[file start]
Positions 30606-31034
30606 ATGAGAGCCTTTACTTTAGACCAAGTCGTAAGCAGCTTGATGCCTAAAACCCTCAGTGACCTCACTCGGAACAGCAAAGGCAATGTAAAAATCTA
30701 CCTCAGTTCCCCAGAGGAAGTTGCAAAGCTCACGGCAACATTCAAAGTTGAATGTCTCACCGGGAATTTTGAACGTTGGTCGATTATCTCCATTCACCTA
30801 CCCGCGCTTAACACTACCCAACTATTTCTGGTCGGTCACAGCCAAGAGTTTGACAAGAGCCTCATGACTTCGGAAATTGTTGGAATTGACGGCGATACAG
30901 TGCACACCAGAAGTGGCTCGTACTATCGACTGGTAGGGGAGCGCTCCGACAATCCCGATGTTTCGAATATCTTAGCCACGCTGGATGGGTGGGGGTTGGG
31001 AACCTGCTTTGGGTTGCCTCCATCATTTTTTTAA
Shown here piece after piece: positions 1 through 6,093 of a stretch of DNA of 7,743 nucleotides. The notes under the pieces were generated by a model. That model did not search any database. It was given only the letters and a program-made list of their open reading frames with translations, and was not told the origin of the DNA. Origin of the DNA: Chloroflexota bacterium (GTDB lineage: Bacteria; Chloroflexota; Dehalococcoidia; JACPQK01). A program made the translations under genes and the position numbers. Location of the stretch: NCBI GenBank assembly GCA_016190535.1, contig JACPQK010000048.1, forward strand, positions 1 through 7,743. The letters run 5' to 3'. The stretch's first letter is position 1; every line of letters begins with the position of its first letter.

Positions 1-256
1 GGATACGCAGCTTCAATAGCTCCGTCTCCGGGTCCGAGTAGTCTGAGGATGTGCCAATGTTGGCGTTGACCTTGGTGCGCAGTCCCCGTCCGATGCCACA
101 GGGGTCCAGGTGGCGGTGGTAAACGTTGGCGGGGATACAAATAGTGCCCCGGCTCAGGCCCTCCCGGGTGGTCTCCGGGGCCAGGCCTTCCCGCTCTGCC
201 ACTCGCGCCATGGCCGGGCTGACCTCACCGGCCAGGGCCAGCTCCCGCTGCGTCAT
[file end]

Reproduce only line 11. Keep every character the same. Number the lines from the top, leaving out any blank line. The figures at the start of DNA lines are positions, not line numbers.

201 ACTCGCGCCATGGCCGGGCTGACCTCACCGGCCAGGGCCAGCTCCCGCTGCGTCAT